Complete building instructions for this model are issued with each copy of full size drawing (see 1/5 scale reproduction opposite), which is available from the Aeromodeller Plans Service."
Update 25/01/12: new version of this file added, hogal fixed some errors around the nose.
Update 19/10/2020: Replaced the PDF plan file with a clearer 2-colour version, thanks to Miguel.
Supplementary file notes
Previous scan version.
This plan is available for download in CAD format.
Did we get something wrong with these details about this plan (especially the datafile)?
That happens sometimes. You can help us fix it.
Add a correction
by PE Norman
Scale IC F/F Biplane Military Fighter
all formers complete :)
got article :)
Found online 03/01/2012 at:
Format: • PDFvector • CADfile
Gloster_Gamecock | help
see Wikipedia | search Outerzone
ScaleType: This (oz2151) is a scale plan. Where possible we link scale plans to Wikipedia, using a text string called ScaleType.
If we got this right, you now have a couple of direct links (above) to 1. see the Wikipedia page, and 2. search Oz for more plans of this type. If we didn't, then see below.
ScaleType is formed from the last part of the Wikipedia page address, which here is https://en.wikipedia.org/wiki/Gloster_Gamecock
Wikipedia page addresses may well change over time.
For more obscure types, there currently will be no Wiki page found. We tag these cases as ScaleType = NotFound. These will change over time.
Corrections? Use the correction form to tell us the new/better ScaleType link we should be using. Thanks.
Do you have a photo you'd like to submit for this page? Then email firstname.lastname@example.org
User commentsNo comments yet for this plan. Got something to say about this one?
Add a comment
- Gloster Gamecock (oz2151)
- Plan File Filesize: 267KB Filename: Gloster_Gamecock_oz2151.pdf
- Supplement Filesize: 1765KB Filename: Gloster_Gamecock_oz2151_article.pdf
- Supplement Filesize: 303KB Filename: Gloster_Gamecock_oz2151_previous.pdf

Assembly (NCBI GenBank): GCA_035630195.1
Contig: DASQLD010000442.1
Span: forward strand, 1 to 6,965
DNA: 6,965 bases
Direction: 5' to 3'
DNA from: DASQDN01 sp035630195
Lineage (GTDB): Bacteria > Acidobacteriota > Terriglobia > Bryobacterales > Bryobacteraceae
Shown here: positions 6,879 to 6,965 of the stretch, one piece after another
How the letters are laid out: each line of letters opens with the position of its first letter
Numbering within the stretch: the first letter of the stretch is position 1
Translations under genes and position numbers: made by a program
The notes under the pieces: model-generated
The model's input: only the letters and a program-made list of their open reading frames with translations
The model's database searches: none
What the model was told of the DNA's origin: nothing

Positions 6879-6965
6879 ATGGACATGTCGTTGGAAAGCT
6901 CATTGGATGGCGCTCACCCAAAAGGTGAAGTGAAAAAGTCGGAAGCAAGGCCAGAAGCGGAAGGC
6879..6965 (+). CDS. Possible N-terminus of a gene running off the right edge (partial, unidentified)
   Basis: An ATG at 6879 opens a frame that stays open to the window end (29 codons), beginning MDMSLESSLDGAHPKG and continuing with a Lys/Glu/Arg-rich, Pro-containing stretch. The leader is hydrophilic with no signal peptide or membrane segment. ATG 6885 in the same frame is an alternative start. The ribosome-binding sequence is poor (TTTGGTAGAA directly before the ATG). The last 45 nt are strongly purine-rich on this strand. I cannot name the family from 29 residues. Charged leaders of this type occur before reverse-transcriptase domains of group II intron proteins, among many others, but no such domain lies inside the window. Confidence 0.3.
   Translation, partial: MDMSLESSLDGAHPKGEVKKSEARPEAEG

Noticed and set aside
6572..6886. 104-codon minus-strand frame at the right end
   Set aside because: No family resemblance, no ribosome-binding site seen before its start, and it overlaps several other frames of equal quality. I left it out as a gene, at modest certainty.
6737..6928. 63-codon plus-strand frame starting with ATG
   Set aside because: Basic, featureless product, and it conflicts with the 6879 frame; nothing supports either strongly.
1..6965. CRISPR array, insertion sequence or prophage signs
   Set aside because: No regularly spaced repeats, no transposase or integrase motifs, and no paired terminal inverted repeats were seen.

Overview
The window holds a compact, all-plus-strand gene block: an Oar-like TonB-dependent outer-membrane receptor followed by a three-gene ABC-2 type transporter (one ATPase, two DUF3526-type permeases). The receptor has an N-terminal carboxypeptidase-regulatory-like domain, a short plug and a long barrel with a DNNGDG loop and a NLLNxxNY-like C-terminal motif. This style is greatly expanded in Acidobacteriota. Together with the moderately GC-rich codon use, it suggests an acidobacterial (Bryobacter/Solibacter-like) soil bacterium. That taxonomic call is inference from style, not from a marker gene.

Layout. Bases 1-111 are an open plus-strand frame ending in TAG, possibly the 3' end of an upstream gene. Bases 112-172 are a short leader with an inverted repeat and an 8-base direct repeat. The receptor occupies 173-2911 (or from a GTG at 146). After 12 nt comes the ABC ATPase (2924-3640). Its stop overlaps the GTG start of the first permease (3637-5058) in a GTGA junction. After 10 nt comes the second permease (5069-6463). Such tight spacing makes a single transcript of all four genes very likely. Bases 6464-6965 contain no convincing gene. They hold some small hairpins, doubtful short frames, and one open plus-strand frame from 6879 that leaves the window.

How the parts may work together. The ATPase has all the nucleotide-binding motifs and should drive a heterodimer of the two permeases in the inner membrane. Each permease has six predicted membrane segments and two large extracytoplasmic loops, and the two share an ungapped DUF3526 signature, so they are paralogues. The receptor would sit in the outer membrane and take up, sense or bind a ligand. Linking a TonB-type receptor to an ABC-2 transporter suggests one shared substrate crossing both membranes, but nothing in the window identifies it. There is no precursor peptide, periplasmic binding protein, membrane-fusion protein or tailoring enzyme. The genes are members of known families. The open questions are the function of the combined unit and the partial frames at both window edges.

- CAD Zip Filesize: 682KB Filename: Gloster_Gamecock_oz2151_cad.zip
- help with downloads
* Credit field
The Credit field in the Outerzone database is designed to recognise and credit the hard work done in scanning and digitally cleaning these vintage and old timer model aircraft plans to get them into a usable format. Currently, it is also used to credit people simply for uploading the plan to a forum on the internet. Which is not quite the same thing. This will change soon. Probably.
This model plan (like all plans on Outerzone) is supposedly scaled correctly and supposedly will print out nicely at the right size. But that doesn't always happen. If you are about to start building a model plane using this free plan, you are strongly advised to check the scaling very, very carefully before cutting any balsa wood.
© Outerzone, 2011-2021.
All content is free to download for personal use.
For non-personal use and/or publication: plans, photos, excerpts, links etc may be used, provided that full and clear credit is given to Outerzone with appropriate and specific direction to the original content i.e. a direct hyperlink back to the Outerzone source page.
Unauthorized use and/or duplication of this material without express and written permission from this site's owner is strictly prohibited. If we discover that content is being stolen, we will consider filing a formal DMCA notice.